It is incredible how beautiful the growing light of our sky is. Four o'clock and while the twilight is deepening, it still lights the southern sky. Hanging in that wonderous sky of light blue gradually darkening to indigo the growing crescent of the moon seems to be reaching out to Venus. Go outside, and turn your head to the heavens, you just don't know what wonders might be waiting for you there.
It was my girl's birthday a little more than a week ago. Ever since she first arrived in our life I've marked this milestone on the blog, so I see no reason to stop yet. Her birthday seemed to sneak up on us this year, not that we weren't aware of it looming on the horizon, just we seemed so unprepared for it.
Because we had clients, and didn't want to disturb them with the games in the evening, the festivities were held down at Leah's mom's place. As I still hadn't finished the cake, I was late. I arrived with a princess cake (My daughter is such a girly girl now, everything is pink and princesses and dolls. How does this happen? Thankfully she still watches football with me), and the place was packed.
The adults swarmed around a set of dice and the current game, the kids swarmed around me (I was after all carrying a cake). The hour was getting late, as we had waited until after the evening church service to accommodate everyone, and Hilary was getting quite tired. So tired that as soon as the chorus of "Happy Birthday" started she burst into tears. There is something especially poignant about a three year old with tears streaming down her face as she sits in front of a cake with a freaky eyed Cinderella (I can't do eyes) as dozens of people sing "Happy Birthday".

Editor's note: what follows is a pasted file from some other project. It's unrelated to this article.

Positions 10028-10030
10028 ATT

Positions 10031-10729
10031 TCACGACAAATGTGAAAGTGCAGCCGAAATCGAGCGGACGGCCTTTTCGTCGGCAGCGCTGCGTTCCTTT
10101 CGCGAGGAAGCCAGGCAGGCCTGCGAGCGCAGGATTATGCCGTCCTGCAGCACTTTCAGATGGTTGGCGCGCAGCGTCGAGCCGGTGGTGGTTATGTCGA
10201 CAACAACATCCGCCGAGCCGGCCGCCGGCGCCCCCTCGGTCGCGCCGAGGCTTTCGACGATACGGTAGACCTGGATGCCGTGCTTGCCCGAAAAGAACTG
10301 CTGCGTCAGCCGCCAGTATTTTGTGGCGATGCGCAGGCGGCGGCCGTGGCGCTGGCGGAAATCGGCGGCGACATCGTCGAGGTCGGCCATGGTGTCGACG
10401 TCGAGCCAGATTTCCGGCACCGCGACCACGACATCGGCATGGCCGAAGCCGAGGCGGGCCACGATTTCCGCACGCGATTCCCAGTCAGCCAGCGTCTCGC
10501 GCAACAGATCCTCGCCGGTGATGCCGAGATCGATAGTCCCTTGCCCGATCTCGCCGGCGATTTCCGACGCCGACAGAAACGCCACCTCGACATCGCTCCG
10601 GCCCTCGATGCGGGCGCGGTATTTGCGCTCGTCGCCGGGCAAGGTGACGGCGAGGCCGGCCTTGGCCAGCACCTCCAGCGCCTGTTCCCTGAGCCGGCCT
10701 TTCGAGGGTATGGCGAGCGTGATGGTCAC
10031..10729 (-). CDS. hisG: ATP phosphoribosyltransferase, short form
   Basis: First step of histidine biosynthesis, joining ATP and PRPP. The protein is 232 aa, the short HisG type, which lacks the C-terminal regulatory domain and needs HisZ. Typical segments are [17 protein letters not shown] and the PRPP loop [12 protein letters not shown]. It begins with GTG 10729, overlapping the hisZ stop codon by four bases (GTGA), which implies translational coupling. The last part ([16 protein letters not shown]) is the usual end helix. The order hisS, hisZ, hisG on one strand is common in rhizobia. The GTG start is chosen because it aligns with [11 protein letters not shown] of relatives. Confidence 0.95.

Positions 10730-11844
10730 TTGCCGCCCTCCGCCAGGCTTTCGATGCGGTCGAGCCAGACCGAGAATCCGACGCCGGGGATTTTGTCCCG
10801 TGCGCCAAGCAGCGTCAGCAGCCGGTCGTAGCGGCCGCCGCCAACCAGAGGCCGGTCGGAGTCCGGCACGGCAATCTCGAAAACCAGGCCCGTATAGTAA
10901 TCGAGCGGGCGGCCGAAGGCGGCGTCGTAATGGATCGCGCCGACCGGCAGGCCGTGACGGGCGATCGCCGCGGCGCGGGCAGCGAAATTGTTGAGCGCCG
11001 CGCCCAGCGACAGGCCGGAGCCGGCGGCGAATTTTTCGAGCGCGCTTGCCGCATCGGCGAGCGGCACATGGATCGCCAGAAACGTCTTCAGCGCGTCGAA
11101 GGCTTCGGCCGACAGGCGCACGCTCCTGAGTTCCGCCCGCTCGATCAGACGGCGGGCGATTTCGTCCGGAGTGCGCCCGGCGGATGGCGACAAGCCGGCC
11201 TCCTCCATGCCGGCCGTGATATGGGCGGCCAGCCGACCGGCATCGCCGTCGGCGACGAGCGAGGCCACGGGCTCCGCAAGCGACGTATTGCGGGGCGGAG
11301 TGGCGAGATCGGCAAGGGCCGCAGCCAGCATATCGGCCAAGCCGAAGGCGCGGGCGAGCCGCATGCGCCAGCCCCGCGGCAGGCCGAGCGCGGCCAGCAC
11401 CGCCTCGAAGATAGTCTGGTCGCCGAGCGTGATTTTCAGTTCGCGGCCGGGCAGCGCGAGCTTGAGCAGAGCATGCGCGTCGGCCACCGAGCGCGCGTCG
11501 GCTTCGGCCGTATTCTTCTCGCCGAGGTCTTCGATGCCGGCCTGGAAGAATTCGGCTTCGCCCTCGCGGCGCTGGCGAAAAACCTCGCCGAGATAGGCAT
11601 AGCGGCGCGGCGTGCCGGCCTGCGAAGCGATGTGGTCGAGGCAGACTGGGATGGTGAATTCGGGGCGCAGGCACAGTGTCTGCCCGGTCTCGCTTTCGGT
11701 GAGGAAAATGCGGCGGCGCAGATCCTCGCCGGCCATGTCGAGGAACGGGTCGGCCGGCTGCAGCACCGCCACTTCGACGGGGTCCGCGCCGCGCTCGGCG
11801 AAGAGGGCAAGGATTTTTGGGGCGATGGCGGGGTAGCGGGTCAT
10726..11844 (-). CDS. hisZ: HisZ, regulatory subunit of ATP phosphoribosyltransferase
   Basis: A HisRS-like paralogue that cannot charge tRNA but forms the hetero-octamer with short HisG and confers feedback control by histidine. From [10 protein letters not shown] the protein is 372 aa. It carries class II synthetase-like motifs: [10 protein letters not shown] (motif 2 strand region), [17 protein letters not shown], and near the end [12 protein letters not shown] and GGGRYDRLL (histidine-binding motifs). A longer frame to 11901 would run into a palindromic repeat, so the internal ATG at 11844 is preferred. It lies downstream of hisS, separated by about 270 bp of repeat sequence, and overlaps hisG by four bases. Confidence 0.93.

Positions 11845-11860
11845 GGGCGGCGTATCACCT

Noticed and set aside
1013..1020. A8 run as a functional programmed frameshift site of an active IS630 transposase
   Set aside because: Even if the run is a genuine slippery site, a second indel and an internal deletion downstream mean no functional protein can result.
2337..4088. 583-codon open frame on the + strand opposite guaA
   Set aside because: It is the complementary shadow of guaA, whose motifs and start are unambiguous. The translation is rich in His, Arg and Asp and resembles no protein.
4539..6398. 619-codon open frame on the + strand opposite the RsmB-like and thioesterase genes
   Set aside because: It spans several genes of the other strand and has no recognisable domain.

Fortunately the sugar soon kicked in and she was once again her happy, boyant self. I was soon banished home to await the arrival of the participants of a scavanger hunt, but soon she was back home with me, playing with one of the countless princess toys she received.
I want to resist my usual bemoaning of the quick passage of time, but really how can three years pass so quickly? As she sits on my knee, patting my shoulder and watching me type, I can't help but fear how fast these days will be gone. How quickly she'll move away from Cinderella cakes, and tears on her birthday.
The Raven, Edgar Allen Poe's incredible poem was first published on today's date, one hundred and sixty-four years ago. Poe still rocks. Really. Take some time today and read some of his works. Might I recommend The Tell-Tale Heart, or A Cask of Amontillado.
Just in case it isn't obvious, I wanted to point out a slight retooling of my sidebar. Gone is the long list of Northern Blogs. It has been replaced with five feeds showing the latests posts from Nunavut; NWT; Yukon; Alaska and North related blogs. The complete list of Nunavut Blogs can be found on... Nunavut Blogs!
There are about three active blogs missing, they seem to be feedaphobic, and unfortunately one of my new favourite Nunavut Blogs is now by invite only. I also got rid of the Nunie posts on Nunavut Blogs! and replaced them with links to the winners on the sidebar. If you notice a northern blog that I should include, leave me a note.
Okay, the vegans amongst you should probably head over here, instead of reading on. For this is a tale of meat, and almost nothing but.
I spent part of last night, and part of today making jerky. Its been awhile but now I'll finally be able to pay off a bet I made with my brother. The jerky I make is quite good so I thought I'd share the recipe with you.
I'm making caribou jerky. Caribou is probably the ideal meat to make jerky with, as it is so lean. Fat, is the enemy of jerky. If you're going to use beef, flank is a good cut, but what ever cut you use trim the fat from it, a really nice marbled steak wouldn't be a good choice.
Nikku is actually dried caribou without any seasoning, although I believe the word is also used for the flavoured jerky also. Traditionally nikku was made but cutting caribou meat into strips and hanging it in the sun until dry. I enjoy it, and like a lot of people here like to eat it spread with butter, but what I'm making right now is jerky, complete with seasoning.